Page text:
Train make a stop over at Mtito Andei Terminus on the way to Mombasa on Monday 29/05/17 before the launch of Standard Gauge Railway(SGR) on Wednesday.PHOTO.BONIFACE OKENDO
The completion of the first phase now puts the focus on counties along the line to put in place plans to grow the areas around the ultra-modern stations or face a mushrooming of shacks and unplanned developments
When the government announced plans for Konza City, people fell over themselves buying land in the area. The result was rising land prices coupled with unplanned developments around the proposed site as speculators and genuine investors sought apiece of the pie.
Years later, the ‘silicon’ city is still plowing ahead slowly. Not far away, Malili is bigger than Konza, and home to a motley collection of buildings in no particular plan.
As soon as the government announced plans to develop close to 5,000 acres of land that straddles Machakos, Makueni and Kajiado counties, property around the site became a hot commodity.
On the other hand, the same mega infrastructure projects have also resulted in the mushrooming of unplanned settlements, a matter that has urban planners worried. Is this the fate the standard gauge railway will suffer? Without proper spatial planning along the new railway route, there will be nothing to prevent such haphazard developments from spouting up all over the place.
Proponents of the new line see such deliberate urban planning as key that unlocks the counties’ potential.
According to the managing director Kenya Railways Atanas Maina, the railway is meant to attract industrialists to the rural areas where they can manufacture goods for export through the acquisition of land at reasonable rates than in the city.
He says the construction of the new, unique stations further away from the previous ones is meant to open up Kenya’s rural areas for development.
“The railway has to accomplish the economic aspirations of the people of Kenya as a whole, especially the country’s development blueprint, Vision 2030. Thus, we aspired to have modern designs in very rural settings, showing the future transformation of Kenya into a middle income status through such enabling infrastructure,” he says. For example, Maina added that it would be possible to set up a factory, say in Emali, and have the goods transported to Kigali within a day or two.
According to the Town and County Planners Association of Kenya chairperson Mairura Omwenga, it is time for counties that lie along the route to come up with practical planning solutions or lose out completely on the benefits of the vital piece of infrastructure.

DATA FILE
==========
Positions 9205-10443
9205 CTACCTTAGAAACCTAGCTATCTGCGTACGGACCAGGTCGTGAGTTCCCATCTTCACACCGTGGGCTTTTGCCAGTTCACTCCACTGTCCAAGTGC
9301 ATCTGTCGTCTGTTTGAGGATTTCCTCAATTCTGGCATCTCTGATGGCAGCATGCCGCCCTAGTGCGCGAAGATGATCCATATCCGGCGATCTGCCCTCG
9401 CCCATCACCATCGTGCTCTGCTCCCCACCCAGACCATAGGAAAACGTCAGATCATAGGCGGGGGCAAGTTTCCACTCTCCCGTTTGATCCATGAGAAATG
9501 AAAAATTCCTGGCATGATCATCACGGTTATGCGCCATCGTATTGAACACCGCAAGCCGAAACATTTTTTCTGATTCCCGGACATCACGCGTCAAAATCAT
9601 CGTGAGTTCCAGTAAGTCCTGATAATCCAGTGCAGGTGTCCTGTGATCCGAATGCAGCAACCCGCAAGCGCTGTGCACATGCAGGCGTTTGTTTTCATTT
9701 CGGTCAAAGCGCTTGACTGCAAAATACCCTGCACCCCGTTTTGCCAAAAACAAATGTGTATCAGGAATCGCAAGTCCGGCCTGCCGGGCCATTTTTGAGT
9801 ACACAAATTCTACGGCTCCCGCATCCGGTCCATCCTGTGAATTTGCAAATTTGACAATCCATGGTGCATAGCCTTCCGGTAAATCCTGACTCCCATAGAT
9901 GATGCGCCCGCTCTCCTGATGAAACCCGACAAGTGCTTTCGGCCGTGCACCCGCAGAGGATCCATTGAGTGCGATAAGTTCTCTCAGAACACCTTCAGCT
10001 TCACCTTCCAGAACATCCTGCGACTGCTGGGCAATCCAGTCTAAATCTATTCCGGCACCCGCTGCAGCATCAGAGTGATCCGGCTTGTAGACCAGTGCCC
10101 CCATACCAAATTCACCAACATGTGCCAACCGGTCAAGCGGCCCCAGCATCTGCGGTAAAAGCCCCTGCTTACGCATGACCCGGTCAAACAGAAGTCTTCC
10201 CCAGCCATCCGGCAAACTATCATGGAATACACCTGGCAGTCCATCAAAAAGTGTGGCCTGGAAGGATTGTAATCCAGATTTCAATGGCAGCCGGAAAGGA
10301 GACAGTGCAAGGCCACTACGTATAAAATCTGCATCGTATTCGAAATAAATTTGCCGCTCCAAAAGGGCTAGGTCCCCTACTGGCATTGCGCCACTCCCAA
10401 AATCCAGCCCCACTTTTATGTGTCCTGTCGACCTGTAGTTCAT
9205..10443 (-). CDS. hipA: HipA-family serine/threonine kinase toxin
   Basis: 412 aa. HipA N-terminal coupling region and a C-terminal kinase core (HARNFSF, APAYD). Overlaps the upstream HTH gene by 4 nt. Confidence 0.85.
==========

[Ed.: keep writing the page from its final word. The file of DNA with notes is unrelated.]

“The counties have no choice but integrate their plans with the new stations along the line or they miss out on development opportunities from the railway,” says Omwenga. Noting that the lines passes through wildlife corridors that attract tourists from all over the globe, Mairura says counties such as Taita Taveta and Makueni ought to think in terms of laying infrastructure that supports tourism activities. “It should now be possible for tourists to arrive in Mtito Andei and Voi within two to three hours of leaving either Nairobi or Mombasa. Quick thinking entrepreneurs should now be working with the county governments in coming up with good accommodation facilities near these stations,” says Omwenga.
But Kenneth Bii, the director of Plans and Physical Planning at Makueni County says the county has already mapped the main urban areas with a view to reshaping them in harmony with the new developments.
What SGR means to manufacturing sector
For example, Bii says, Mtito Andei is being positioned as the gateway to the county with an emphasis on making it a tourism hub. Kibwezi will become an agricultural zone where horticultural products can be cultivated.
But how will these counties deal with speculators? Bii says this will be done by limiting the confines of the commercial hubs as well as laying stringent laws on land sub-division to prevent the mushrooming of shanty towns.